Sometimes a treatment called electroconvulsive therapy (ECT) may be recommended if you have severe depression and other treatments haven't worked, as it can be highly effective.

During ECT, you'll first be given an anaesthetic and medication to relax your muscles. Then you'll receive an electric current to your brain through electrodes placed on your head.

You may be given a series of ECT sessions. It's usually given twice a week for 3 to 6 weeks.

It's not exactly clear how ECT works, but recent studies suggest it may help reduce connections in an area of the brain linked to depression.

For most people, ECT is good for relieving severe depression, but the beneficial effect tends to wear off after several months. Some people get unpleasant side effects, including short-term headaches, memory problems, nausea and muscle aches. However, these risks need to be balanced against the risks of other treatments and the effects of not treating depression.


What You Need to Know About Anxiety Medication: Pros and Cons

The Pros and Cons of Antidepressants

Anxiety is a broad term used to describe a naturally occurring phenomenon in the human body.  Stress, worry, and anxiety are all natural reactions to the problems of life.

And while a healthy amount of anxiety can be helpful motivation, for some, it can be a recurring hindrance to productivity rooted in a biological condition known as anxiety disorder. In fact, it’s estimated that more than 40 million adults in the U.S.

, roughly 18 percent, suffer from some form of anxiety disorder. In other words, nearly 1 in 5 American adults.

There is a whole family of diagnoses that fall under the anxiety classification. The most common include:

Common Anxiety Diagnoses

  • General Anxiety Disorder
  • Social Anxiety Disorder
  • Separation Anxiety Disorder
  • Panic Disorder
  • Posttraumatic Stress Disorder (PTSD)
  • Obsessive Compulsive Disorder (OCD)

To treat these and other anxiety disorders, there are a variety of medication options available.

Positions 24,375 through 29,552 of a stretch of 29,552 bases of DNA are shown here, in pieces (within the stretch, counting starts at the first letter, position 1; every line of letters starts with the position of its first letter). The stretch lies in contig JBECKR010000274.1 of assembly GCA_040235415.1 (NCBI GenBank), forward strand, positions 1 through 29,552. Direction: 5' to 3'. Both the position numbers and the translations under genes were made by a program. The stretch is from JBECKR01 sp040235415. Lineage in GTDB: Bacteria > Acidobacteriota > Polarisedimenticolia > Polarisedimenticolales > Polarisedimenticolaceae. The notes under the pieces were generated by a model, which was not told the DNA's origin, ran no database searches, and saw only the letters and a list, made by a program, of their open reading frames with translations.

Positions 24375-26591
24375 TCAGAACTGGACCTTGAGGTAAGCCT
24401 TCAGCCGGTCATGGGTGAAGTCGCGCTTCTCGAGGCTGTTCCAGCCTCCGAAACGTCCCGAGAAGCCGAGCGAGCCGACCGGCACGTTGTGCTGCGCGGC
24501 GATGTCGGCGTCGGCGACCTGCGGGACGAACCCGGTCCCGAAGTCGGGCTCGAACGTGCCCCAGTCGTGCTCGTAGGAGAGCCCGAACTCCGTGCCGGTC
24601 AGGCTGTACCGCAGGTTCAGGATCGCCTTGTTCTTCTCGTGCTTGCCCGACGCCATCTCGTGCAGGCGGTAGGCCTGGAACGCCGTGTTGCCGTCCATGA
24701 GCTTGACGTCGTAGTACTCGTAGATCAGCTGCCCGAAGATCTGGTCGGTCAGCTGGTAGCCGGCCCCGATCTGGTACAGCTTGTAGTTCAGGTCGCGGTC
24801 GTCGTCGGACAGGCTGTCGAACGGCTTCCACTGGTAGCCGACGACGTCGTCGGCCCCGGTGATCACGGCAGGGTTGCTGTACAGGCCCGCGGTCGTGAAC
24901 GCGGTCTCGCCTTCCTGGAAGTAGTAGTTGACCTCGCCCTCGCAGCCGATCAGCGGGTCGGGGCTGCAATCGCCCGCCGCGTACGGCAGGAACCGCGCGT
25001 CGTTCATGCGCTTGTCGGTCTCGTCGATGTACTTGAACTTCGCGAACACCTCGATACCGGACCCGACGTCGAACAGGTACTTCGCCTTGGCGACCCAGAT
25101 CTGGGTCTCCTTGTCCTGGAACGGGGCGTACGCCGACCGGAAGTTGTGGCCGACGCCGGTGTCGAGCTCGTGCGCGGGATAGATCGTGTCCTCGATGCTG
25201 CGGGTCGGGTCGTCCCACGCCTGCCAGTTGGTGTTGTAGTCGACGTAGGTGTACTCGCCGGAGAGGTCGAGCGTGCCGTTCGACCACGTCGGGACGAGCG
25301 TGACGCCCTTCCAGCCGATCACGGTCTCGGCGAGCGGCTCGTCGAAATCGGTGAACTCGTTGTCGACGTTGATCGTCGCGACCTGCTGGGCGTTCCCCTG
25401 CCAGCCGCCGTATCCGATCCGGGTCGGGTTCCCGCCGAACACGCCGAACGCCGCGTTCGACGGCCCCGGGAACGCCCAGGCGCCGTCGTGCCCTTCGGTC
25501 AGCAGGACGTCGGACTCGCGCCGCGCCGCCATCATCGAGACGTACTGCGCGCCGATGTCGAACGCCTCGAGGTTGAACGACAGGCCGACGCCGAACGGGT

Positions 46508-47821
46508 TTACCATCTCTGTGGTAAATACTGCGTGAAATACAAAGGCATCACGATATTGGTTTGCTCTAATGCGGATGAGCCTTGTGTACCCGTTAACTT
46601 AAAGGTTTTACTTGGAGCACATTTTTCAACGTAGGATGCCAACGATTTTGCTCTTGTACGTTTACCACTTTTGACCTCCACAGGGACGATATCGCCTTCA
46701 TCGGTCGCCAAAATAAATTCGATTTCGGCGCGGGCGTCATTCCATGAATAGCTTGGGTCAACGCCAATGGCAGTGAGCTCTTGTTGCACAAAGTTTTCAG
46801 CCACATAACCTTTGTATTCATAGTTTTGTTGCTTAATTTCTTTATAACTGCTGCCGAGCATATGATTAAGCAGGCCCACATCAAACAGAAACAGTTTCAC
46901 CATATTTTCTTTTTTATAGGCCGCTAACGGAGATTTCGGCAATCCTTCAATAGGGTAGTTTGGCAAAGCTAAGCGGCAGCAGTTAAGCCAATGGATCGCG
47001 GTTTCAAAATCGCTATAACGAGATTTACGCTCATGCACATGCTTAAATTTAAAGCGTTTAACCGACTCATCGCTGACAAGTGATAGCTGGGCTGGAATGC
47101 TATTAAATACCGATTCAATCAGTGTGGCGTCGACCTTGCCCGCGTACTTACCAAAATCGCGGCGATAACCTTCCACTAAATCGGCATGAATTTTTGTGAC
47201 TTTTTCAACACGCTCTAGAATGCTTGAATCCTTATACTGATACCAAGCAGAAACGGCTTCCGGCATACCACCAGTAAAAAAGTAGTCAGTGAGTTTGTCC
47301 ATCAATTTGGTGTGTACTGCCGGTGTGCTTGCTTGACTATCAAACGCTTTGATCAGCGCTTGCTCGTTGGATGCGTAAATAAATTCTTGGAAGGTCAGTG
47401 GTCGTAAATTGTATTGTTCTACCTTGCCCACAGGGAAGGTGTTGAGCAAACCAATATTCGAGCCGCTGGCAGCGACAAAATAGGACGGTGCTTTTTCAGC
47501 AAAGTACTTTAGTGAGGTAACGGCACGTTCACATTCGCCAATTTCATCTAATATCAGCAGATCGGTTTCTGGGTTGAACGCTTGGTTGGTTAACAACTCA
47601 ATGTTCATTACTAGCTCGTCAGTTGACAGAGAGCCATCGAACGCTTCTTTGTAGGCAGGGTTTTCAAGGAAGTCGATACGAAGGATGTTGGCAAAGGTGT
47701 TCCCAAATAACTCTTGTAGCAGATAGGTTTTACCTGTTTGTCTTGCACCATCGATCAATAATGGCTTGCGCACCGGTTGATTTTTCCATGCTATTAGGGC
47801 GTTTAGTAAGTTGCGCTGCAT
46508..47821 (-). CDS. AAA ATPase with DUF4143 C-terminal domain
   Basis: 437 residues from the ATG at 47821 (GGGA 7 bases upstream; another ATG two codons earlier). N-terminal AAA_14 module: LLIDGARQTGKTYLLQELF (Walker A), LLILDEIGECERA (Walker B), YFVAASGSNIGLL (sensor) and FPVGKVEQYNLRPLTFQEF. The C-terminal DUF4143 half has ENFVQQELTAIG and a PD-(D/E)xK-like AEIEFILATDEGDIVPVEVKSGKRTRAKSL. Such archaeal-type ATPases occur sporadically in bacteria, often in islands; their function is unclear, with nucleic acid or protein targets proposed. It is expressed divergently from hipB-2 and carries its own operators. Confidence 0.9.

However, medication is most helpful when combined with some form of therapy and treatment that addresses the underlying psychological triggers of anxiety.

If you’re considering pursuing some form of medication to treat anxiety, here’s what you need to know about the options available to you.


Benzodiazepines are one of the most widely used forms of medication used to treat anxiety, and among the most prescribed drugs in the world. However, they are also one of the most highly abused.

Used properly, “benzos” can provide significant relief from anxiety, but they contain physically addictive qualities and are highly dangerous when combined with other depressants such as alcohol.

There are hundreds of variants, but the most commonly prescribed forms are:

  • Valium (Diazepam)
  • Xanax
  • Rohypnol (Flunitrazepam or Roofies)
  • Restoril
  • Librium (Chlordiazepoxide)
  • Serax
  • Ativan (Lorazepam)
  • Klonapin (clonapezam)

Benzos work in a similar manner to most sedative drugs in that they shut down neurotransmitters, reducing feelings such as anxiety and tension.

Un most sedatives, benzodiazepines operate by connecting to specific receptor molecules of non-critical body functions.

In other words, while most sedatives partially shut down our whole body, benzos only shut down cells that participate in thinking and worrying, not breathing and surviving.

It may seem a miracle drug, but benzos are known to hamper brain function and in some cases cause amnesia. Benzos suppress brain synapses from firing, meaning long term use can significantly hinder brain function.

Rohypnol (roofies) are an especially potent form of benzos that have been known to be slipped in drinks, causing temporary amnesia or blackouts.

When taken in small doses, benzos are known to cause lightheadedness, poor muscle coordination, and vertigo among other side effects.

Benzodiazepines are used to address anxiety because of their relaxing effects, but their potential for abuse is high. Tolerance will develop to any drug over time, and benzos are no different. Even after using for a period of two weeks or more, withdrawal can cause negative side effects.